Who is the Typical Ham?
Amateur Radios operators come from all walks of life - movie stars, missionaries, doctors, students, politicians, truck drivers and just plain folks. They are all ages, sexes, income levels and nationalities. But whether they prefer Morse code on an old brass telegraph key through a low-power transmitter, voice communication on a hand-held radio or computer messages transmitted through satellites, they all have an interest in what's happening in the world, and they use radio to reach out.
What is the Appeal of Ham Radio?
Some hams are affected by the ability to communicate across the country, around the world, even with astronauts on space missions. Others build and experiment with electronics. Computer hobbyists find packet radio to be a low cost way to expand their ability to communicate. Those with a competitive streak enjoy "DX" contests, where the object is to see how many hams in distant locations they can contact. Some like the convenience and technology that gives them portable communications with hand-held radios known as "handi-talkies" or simply, "HT's". Others use it to open the door to new friendships over the air or through participation in one of more than 2000 Amateur Radio clubs throughout the country.
A Noble History:
Nobody knows when Amateur Radio operators were first called "Hams", but we do know that Amateur Radio is as old as the history of radio itself. Not long after Guglielmo Marconi, an Italian experimenter, transmitted the Morse code letter "s" from Poldhu, Wales, to St. John's, Newfoundland, in 1901, amateur experimenters throughout the world were trying out the capabilities of the first "spark gap" transmitters. In 1912, Congress passed the first laws regulating radio transmissions in the U.S. By 1914, amateur experimenters were communicating nation-wide, and setting up a system to relay messages from coast to coast, (whence the name "American Radio Relay League"). In 1927, the precursor agency to the FCC was created by Congress and specific frequencies were assigned for various uses, including ham bands.
Why a License?
Although the main purpose of Amateur Radio is fun, it is called the "Amateur Radio Service" because it also has a serious side. The FCC created this "Service" to fill the need for a pool of experts who could provide backup emergency communications. In addition, the FCC acknowledged the ability of the hobby to advance the communication and technical skills of radio operators, and to enhance international goodwill. This philosophy has paid off. Countless lives have been saved where skilled hobbyists act as emergency communicators to render aid, whether it's during an earthquake in Italy or a hurricane in the U.S.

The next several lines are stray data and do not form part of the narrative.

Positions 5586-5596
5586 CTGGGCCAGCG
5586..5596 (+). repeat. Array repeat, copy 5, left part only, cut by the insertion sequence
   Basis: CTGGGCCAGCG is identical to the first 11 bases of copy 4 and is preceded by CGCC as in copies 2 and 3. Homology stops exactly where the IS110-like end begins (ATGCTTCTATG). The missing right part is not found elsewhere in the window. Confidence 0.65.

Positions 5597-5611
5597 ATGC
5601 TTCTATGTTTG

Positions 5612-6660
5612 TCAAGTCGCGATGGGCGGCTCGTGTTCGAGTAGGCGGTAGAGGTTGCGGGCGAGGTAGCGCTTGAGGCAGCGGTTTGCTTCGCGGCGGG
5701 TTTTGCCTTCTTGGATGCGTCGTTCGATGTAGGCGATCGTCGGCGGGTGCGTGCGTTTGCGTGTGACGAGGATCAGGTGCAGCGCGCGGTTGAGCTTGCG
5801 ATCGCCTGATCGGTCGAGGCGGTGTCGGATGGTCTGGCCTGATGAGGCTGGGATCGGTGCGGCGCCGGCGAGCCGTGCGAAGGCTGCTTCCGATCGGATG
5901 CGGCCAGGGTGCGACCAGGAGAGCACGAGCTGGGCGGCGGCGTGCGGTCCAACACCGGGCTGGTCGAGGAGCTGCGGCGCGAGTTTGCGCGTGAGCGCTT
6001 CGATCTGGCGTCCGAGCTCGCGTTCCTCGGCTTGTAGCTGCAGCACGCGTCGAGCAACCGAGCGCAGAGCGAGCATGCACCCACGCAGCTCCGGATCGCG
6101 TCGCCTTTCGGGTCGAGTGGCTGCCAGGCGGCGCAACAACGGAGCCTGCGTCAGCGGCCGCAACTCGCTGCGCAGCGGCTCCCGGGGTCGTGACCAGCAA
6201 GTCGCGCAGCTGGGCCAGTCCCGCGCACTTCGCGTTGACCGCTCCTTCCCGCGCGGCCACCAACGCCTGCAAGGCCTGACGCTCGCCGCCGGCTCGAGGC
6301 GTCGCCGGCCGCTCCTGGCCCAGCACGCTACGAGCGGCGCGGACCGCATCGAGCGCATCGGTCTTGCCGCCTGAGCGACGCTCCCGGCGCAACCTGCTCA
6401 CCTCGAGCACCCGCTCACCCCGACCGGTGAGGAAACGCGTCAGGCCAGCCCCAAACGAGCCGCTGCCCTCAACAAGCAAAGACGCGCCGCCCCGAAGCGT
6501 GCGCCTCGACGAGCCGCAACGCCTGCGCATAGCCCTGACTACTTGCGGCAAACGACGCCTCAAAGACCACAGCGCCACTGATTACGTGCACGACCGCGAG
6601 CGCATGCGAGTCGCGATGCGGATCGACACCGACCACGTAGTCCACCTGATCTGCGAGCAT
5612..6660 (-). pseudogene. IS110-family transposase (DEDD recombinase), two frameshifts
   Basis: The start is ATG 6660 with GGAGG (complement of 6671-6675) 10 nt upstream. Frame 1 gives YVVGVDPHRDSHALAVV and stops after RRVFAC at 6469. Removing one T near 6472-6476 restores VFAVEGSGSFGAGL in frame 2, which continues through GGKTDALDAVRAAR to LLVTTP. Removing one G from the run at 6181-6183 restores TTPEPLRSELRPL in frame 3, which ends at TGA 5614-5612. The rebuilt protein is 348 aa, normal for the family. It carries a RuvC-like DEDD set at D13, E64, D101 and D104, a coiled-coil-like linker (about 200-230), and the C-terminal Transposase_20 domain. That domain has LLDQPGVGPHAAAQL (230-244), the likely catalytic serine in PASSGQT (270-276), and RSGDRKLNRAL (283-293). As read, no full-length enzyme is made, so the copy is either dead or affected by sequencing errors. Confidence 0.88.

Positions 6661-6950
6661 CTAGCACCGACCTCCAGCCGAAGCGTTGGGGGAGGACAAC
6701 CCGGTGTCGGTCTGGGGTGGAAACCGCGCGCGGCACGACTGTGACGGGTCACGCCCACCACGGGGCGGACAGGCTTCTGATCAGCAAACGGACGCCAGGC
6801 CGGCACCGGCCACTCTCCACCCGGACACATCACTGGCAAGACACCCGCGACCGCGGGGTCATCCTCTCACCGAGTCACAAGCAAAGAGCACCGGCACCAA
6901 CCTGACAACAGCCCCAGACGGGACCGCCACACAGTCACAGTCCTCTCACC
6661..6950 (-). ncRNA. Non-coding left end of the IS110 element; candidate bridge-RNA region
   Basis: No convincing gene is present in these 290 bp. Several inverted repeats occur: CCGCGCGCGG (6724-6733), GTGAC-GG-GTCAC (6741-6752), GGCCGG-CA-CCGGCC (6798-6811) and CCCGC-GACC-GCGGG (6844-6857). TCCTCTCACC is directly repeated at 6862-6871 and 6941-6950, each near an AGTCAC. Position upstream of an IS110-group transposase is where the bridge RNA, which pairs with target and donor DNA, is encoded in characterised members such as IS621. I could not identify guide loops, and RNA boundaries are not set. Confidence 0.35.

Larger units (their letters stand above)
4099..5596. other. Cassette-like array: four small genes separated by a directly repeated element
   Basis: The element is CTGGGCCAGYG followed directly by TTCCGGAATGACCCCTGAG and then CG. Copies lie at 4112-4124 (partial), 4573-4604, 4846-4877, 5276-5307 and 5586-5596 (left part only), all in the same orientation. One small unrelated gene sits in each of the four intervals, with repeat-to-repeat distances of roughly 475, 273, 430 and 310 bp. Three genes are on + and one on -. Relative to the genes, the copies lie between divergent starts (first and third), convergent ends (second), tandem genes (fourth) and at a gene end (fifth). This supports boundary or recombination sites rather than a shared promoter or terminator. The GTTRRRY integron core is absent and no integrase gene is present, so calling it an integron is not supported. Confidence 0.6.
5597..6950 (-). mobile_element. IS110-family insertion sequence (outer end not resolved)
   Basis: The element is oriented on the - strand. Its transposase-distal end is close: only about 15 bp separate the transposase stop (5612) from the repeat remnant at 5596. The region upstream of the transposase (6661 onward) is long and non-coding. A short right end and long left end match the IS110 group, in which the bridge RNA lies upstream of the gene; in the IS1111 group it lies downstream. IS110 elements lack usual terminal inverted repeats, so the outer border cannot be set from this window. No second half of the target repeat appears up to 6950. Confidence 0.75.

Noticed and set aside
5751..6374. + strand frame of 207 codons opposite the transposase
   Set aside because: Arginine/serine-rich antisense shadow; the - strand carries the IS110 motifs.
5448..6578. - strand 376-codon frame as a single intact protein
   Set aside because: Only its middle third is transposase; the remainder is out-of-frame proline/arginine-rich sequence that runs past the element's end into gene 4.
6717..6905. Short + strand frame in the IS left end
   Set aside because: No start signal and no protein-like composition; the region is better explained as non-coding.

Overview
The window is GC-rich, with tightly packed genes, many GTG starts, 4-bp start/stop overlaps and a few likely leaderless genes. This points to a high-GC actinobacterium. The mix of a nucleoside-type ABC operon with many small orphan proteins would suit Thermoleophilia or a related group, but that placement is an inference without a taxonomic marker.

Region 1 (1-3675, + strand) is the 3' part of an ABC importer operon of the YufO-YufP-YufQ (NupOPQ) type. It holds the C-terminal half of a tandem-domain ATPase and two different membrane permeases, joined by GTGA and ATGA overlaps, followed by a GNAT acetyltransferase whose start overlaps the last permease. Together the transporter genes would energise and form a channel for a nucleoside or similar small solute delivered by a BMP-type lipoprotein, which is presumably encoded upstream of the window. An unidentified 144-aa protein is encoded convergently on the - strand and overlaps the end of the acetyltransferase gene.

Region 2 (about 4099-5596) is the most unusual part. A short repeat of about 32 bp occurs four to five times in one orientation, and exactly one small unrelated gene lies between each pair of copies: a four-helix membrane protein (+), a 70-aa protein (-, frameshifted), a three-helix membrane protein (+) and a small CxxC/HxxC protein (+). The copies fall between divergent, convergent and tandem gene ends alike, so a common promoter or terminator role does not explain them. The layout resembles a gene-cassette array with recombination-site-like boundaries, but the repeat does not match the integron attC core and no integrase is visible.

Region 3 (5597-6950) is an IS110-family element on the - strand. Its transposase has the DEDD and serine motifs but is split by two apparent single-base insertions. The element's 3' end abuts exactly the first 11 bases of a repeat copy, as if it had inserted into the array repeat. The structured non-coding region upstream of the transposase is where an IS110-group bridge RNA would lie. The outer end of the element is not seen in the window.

Why Do They Call Themselves "Hams"?
Although the origin of the word "ham" is obscure, every ham has his or her own pet theory. One holds that early amateurs were called hams because they liked to perform, or "ham it up" on the air. Another proposes that the name came from the "ham-fisted" way some early amateurs handled their code keys. One of the most exotic holds that "ham" is an acronym from the initials of three college students who were among the first radio amateurs. Perhaps the easiest to accept is that "ham" is derived from "Am", a contraction of "Amateur".
What Are the Amateur Radio Bands?
Look at the dial on an old AM radio and you'll see frequencies marked from 535 to 1605 kilohertz. Imagine that band extended out many thousands of kilohertz, and you'll have some idea of how much additional radio spectrum is available for amateur, government and commercial radio bands. It is here you'll also find aircraft, ship, fire and police communication, as well as "short wave" stations, which are worldwide commercial and government broadcast stations from the U.S. and overseas. Amateurs are allocated nine basic "bands" (i.e. groups of frequencies) in the High Frequency (HF) range between 1800 and 29,700 kilohertz, and another seven bands in the Very High frequency (VHF) and Ultra High Frequency (UHF) ranges, as well as Super High Frequency (SHF) bands. Even though many Amateur Radio conversations may be heard around the world, given the right frequency and propagation conditions, Amateur Radio is basically two-way communication.
Where Do I Get More Information?
The three best ways to learn about Amateur Radio are to listen to hams on the "Amateur Bands", read about Amateur Radio in the numerous books and magazines devoted to the subject and, best of all, talk to hams face-to-face. Hams take pride in their ability to "Elmer" (teach) newcomers the ropes to get them started in the hobby. There is probably an Amateur Radio club near you that will welcome your interest.
To find out how to get started and who to contact in your area, call or write:
The American Radio Relay League
225 Main Street
Newington, CT, 06111
Telephone: 1-800-32NEW - HAM
You may also contact the ARRL at www.arrl.org